These models have appeared around the Centre for Mathematical Sciences. Perhaps you would like to try to make some similar models of your own.

A game to make and play based on the number line.

Make some celtic knot patterns using tiling techniques

What happens when a procedure calls itself?

Can you puzzle out what sequences these Logo programs will give? Then write your own Logo programs to generate sequences.

More Logo for beginners. Learn to calculate exterior angles and draw regular polygons using procedures and variables.

Follow these instructions to make a three-piece and/or seven-piece tangram.

Use the tangram pieces to make our pictures, or to design some of your own!

You could use just coloured pencils and paper to create this design, but it will be more eye-catching if you can get hold of hammer, nails and string.

This is the second in a twelve part introduction to Logo for beginners. In this part you learn to draw polygons.

As part of Liverpool08 European Capital of Culture there were a huge number of events and displays. One of the art installations was called "Turning the Place Over". Can you find our how it works?

Time for a little mathemagic! Choose any five cards from a pack and show four of them to your partner. How can they work out the fifth?

Learn about Pen Up and Pen Down in Logo

Turn through bigger angles and draw stars with Logo.

This part introduces the use of Logo for number work. Learn how to use Logo to generate sequences of numbers.

More Logo for beginners. Now learn more about the REPEAT command.

Write a Logo program, putting in variables, and see the effect when you change the variables.

Learn how to draw circles using Logo. Wait a minute! Are they really circles? If not what are they?

Learn to write procedures and build them into Logo programs. Learn to use variables.

Arrange your fences to make the largest rectangular space you can. Try with four fences, then five, then six etc.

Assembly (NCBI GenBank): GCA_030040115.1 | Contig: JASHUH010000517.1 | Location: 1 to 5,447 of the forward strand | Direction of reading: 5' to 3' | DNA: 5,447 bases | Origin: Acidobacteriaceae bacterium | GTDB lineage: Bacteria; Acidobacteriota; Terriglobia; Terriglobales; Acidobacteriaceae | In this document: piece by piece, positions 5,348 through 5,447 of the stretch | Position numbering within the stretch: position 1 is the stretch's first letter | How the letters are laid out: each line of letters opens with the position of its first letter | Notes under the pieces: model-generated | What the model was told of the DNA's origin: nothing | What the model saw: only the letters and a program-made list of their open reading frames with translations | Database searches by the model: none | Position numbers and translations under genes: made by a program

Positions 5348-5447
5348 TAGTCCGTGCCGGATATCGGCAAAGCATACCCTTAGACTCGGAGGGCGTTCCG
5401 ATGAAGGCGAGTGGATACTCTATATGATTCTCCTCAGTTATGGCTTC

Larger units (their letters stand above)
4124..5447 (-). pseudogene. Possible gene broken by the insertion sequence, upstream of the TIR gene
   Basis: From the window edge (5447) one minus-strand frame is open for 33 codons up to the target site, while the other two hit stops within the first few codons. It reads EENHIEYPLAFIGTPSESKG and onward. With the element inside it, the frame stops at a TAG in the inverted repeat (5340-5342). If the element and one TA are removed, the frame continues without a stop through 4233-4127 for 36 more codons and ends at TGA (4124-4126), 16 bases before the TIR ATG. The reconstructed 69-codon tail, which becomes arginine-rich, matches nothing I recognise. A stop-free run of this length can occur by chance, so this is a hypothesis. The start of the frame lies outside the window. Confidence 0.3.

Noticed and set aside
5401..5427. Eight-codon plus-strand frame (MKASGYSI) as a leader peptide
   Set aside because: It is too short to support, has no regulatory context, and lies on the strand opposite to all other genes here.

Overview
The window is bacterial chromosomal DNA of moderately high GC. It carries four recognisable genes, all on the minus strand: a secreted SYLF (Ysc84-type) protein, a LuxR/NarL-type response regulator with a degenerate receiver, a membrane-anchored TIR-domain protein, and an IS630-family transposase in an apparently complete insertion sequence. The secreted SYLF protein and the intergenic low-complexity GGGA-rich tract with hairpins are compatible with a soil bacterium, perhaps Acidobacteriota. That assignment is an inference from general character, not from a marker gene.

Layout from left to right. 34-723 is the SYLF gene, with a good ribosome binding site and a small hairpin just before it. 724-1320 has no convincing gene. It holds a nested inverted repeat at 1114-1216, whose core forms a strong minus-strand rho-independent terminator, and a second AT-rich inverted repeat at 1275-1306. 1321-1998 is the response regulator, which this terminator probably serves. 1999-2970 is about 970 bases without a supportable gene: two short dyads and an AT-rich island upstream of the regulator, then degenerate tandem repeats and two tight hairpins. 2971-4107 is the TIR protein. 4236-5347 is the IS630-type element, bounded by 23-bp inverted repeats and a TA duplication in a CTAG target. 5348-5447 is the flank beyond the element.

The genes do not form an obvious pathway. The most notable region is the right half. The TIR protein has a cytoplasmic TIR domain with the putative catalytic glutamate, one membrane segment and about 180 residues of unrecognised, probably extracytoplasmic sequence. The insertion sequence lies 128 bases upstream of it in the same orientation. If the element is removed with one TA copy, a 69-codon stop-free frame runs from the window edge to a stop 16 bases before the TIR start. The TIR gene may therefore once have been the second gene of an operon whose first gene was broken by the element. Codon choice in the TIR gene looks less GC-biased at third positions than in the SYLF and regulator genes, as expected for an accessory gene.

Using these kite and dart templates, you could try to recreate part of Penrose's famous tessellation or design one yourself.

In this article for teachers, Bernard uses some problems to suggest that once a numerical pattern has been spotted from a practical starting point, going back to the practical can help explain. . . .

Make a clinometer and use it to help you estimate the heights of tall objects.

Make a cube with three strips of paper. Colour three faces or use the numbers 1 to 6 to make a die.

Make an equilateral triangle by folding paper and use it to make patterns of your own.

Have a go at drawing these stars which use six points drawn around a circle. Perhaps you can create your own designs?

Here is a chance to create some Celtic knots and explore the mathematics behind them.

It might seem impossible but it is possible. How can you cut a playing card to make a hole big enough to walk through?

Surprise your friends with this magic square trick.

Make a mobius band and investigate its properties.

Make your own double-sided magic square. But can you complete both sides once you've made the pieces?

How can you make a curve from straight strips of paper?

Have you noticed that triangles are used in manmade structures? Perhaps there is a good reason for this? 'Test a Triangle' and see how rigid triangles are.

Galileo, a famous inventor who lived about 400 years ago, came up with an idea similar to this for making a time measuring instrument. Can you turn your pendulum into an accurate minute timer?

Did you know mazes tell stories? Find out more about mazes and make one of your own.

A description of how to make the five Platonic solids out of paper.

Draw whirling squares and see how Fibonacci sequences and golden rectangles are connected.

Logo helps us to understand gradients of lines and why Muggles Magic is not magic but mathematics. See the problem Muggles magic.

This article for students gives some instructions about how to make some different braids.

How many differently shaped rectangles can you build using these equilateral and isosceles triangles? Can you make a square?

This article for pupils gives an introduction to Celtic knotwork patterns and a feel for how you can draw them.

These are pictures of the sea defences at New Brighton. Can you work out what a basic shape might be in both images of the sea wall and work out a way they might fit together?

A game in which players take it in turns to choose a number. Can you block your opponent?

Exploring balance and centres of mass can be great fun. The resulting structures can seem impossible. Here are some images to encourage you to experiment with non-breakable objects of your own.

Can you fit the tangram pieces into the outlines of these people?

Can you fit the tangram pieces into the outline of this brazier for roasting chestnuts?